The nonprofit, artist-run network Tiger Strikes Asteroid has five locations across the U.S. in Los Angeles, Philadelphia, New York, Chicago, and Greenville, South Carolina. Their network of artists is vast, as they work to promote emerging, mid-career, and established creatives. “It feels like the first time,” a new show at Mana Contemporary in Pilsen, grazes the surface of the artists involved in the community.
Started in 2009, the roster of people connected to TSA is constantly evolving. Curators Teresa Silva and Holly Cahill do a substantial job of telling a story between the works in the way they display and situate them with one another. Typically, large comprehensive group shows tend to appear muddy—the works are disjointed and don’t have a sense of flow. That’s natural, of course, because organizing 50 individual artists isn’t an easy process. But “It feels like the first time” is cohesive and complementary as each work seems to build off of the last, either through color scheme, shape, or theme. In an exhibition this large, the artworks still seem to share a dialogue and build on one another to represent a shared sense of communication, a thread of commonality. The show also represents the network’s future and how these artistic relationships and methods of collaboration may grow together when exhibited side-by-side.
Works in the exhibition include sculpture, painting, video, drawing, photography, collage, and assemblage that touch on certain frameworks within the world (like intimacy, death, geography, and geometry). When I begin to travel around the gallery, I traverse past similar themes, color schemes, and shapes.
The large gallery space on Mana Contemporary’s fifth floor includes two rooms. The first room features various mediums of work. I’m immediately drawn to a video piece by New York’s TSA codirector, Brooklyn-based artist Daniel Johnson, entitled Simply Beautiful, 2020. A hand slowly inches its way from the left side of the video, dancing along with the music as it finally rests on the Black dildo sitting on a table in the center of the screen. The video is mesmerizing as the tension between the hand touching and not touching the dildo is amplified.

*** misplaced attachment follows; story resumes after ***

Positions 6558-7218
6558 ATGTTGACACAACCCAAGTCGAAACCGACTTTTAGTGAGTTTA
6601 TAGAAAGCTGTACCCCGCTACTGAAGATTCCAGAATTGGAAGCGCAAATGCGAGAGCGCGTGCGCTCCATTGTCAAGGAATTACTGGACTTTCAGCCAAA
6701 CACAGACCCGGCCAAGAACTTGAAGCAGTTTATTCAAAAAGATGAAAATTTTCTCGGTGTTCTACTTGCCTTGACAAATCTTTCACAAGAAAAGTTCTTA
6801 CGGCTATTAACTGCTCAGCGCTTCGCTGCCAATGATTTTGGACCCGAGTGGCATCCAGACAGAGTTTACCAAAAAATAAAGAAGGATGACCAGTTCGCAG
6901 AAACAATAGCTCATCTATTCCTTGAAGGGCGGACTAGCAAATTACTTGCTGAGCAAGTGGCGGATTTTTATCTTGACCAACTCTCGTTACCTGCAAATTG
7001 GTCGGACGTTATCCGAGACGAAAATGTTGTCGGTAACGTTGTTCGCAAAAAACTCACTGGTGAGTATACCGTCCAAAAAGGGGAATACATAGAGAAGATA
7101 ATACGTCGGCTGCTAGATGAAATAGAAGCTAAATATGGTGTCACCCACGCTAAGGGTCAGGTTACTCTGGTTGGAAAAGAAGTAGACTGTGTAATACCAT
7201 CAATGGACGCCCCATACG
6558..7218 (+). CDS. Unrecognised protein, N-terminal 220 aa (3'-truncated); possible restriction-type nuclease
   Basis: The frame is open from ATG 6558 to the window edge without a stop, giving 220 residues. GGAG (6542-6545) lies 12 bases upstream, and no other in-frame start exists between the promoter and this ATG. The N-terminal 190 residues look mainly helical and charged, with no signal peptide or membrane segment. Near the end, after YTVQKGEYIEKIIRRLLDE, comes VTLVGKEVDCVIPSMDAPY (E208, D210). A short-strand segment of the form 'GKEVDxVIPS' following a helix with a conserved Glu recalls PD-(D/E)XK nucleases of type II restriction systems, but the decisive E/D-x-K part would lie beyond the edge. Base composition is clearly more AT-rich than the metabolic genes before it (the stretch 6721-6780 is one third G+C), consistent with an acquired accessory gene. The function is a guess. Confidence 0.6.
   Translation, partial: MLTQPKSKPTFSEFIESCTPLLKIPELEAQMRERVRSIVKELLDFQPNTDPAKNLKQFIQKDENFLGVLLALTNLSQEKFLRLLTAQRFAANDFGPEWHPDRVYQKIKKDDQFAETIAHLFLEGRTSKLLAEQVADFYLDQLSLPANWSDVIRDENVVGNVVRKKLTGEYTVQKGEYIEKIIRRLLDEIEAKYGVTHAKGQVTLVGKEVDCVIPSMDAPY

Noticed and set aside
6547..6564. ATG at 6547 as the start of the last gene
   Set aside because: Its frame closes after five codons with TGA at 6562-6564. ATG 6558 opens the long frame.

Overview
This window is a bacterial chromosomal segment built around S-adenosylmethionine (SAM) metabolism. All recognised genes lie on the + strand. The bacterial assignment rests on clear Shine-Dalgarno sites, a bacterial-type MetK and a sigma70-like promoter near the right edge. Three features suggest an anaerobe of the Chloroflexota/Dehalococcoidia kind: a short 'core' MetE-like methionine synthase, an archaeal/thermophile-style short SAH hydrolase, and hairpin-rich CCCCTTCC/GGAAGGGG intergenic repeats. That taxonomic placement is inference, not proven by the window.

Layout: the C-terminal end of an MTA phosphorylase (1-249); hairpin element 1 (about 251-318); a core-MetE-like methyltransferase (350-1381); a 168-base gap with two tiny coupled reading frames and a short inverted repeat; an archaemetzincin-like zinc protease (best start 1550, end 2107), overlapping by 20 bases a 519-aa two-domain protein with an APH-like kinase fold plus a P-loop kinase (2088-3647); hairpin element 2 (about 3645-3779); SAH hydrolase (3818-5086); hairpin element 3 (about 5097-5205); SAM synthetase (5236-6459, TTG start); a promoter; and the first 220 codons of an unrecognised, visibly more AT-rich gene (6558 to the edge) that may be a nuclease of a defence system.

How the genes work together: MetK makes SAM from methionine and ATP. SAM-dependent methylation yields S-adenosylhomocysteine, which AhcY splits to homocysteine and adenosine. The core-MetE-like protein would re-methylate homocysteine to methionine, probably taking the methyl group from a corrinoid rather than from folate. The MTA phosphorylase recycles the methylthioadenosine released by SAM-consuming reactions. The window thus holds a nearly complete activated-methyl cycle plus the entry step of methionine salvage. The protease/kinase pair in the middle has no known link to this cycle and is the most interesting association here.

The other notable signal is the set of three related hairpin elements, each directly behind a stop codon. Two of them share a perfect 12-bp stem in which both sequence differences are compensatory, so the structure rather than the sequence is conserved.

Mirroring this type of tension is Greenville TSA founder April Dauscha‘s video and physical pieces, Sash, 2020 and Ancestral Interaction (sash), 2021. For approximately one minute, the viewer watches tulle and silk with beads and thread being dragged over a person’s skin. Underneath the tulle, the viewer can see what appears to be a human body, but it’s unclear what area it is until the final reveal. The figure breathes as their body moves up and down and shadows dance on their skin.
Moving through the gallery, I see more links and bonds between the works. No Title, 2019 by Sun You includes blocks of color with polymer clay depicting a home, or physical structure with some sort of passage to look in (or look out). It’s possibly a map, or a wall from a bird’s-eye view. Regardless, I’m drawn to the choice in material that is displayed next to Vincent Como’s works, No Title, 2021, which are ballpoint pen drawings that are similarly square-shaped blocks. Reader Repository, 2017 by Suzanne Dittenber is an 8-by-12 piece made from wax—and carries on this movement of geometric square-shapes in the left back corner of the gallery. Dittenber’s work is a part of a larger series focusing on the ceramics and castings of blank books.
Once I round the back corner and make my way on to the back wall, I’m struck by the exhibition’s name-sake, It feels like the first time, 2021 by Cait Finley. Here, we see a nod towards the otherworldly aliens, also known as the grey people. Finley’s airbrushed painting looks like a tank top you buy from the beach stores on the strip—something you wear after a vacation to New Mexico, or Mars. Close by, on a pedestal, is Nichola Kinch‘s Souvenirs From the Apocalypse, 2019 where porcelain sculptures that appear like artifacts are housed underneath a plastic bubble.
It can be somewhat difficult to review shows with works from various artists. The exhibition can be too large, or too flooded with imagery, and the works don’t always coexist together. But for TSA, it’s a standout show. Each work, whether a video piece or an alligator head turning on a record player, is strong on its own. “Part of our goal was not just to mount an exhibition but to nurture the possibility for future collaborations,” say Silva and Cahill. The individual works don’t need each other to carry the show; however, as a collection, and as the voices of TSA, their collective side-by-side display illustrates the kinship of artists and curators. v